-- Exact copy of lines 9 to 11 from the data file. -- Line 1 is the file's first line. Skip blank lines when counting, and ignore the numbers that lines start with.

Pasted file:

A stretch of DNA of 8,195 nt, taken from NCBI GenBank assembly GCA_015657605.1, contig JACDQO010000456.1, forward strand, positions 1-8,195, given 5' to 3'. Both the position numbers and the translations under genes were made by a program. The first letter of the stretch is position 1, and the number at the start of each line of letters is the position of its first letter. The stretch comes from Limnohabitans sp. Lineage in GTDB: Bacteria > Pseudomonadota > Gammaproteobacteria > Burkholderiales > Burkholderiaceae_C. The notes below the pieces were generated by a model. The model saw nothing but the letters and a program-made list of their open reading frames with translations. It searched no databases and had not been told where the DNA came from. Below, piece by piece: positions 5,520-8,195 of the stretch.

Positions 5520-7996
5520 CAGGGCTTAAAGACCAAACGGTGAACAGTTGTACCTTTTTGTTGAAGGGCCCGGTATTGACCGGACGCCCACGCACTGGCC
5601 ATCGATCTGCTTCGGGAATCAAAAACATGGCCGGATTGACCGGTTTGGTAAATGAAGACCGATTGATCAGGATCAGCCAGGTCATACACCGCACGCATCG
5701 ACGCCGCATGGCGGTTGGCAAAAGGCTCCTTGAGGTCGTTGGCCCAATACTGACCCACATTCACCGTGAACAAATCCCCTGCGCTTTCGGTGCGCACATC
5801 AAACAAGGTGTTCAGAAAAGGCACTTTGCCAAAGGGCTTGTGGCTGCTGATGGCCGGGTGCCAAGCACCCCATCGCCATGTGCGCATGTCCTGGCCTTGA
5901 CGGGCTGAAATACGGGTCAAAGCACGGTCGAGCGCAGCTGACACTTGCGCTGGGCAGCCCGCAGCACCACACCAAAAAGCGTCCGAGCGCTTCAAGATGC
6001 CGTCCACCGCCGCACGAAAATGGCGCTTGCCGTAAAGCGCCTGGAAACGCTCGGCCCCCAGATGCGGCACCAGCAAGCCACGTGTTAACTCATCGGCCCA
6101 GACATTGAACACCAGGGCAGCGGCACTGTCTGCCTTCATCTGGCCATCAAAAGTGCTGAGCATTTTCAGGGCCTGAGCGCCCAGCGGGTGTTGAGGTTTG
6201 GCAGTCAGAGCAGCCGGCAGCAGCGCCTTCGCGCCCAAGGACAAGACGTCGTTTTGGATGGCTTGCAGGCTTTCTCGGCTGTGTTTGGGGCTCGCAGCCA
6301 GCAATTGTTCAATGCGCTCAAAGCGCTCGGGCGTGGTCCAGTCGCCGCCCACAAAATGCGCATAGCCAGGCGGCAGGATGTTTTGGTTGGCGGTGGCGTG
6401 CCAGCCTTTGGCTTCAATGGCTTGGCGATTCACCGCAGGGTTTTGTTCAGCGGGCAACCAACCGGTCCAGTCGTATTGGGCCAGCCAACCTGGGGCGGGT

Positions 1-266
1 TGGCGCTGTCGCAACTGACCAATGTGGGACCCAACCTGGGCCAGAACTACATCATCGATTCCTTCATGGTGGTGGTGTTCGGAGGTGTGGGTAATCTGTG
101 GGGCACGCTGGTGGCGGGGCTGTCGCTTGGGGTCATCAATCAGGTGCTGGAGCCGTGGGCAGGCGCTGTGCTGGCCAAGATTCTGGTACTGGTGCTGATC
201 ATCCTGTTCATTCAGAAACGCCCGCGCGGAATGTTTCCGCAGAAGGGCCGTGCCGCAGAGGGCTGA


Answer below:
6101 GACATTGAACACCAGGGCAGCGGCACTGTCTGCCTTCATCTGGCCATCAAAAGTGCTGAGCATTTTCAGGGCCTGAGCGCCCAGCGGGTGTTGAGGTTTG
6201 GCAGTCAGAGCAGCCGGCAGCAGCGCCTTCGCGCCCAAGGACAAGACGTCGTTTTGGATGGCTTGCAGGCTTTCTCGGCTGTGTTTGGGGCTCGCAGCCA
6301 GCAATTGTTCAATGCGCTCAAAGCGCTCGGGCGTGGTCCAGTCGCCGCCCACAAAATGCGCATAGCCAGGCGGCAGGATGTTTTGGTTGGCGGTGGCGTG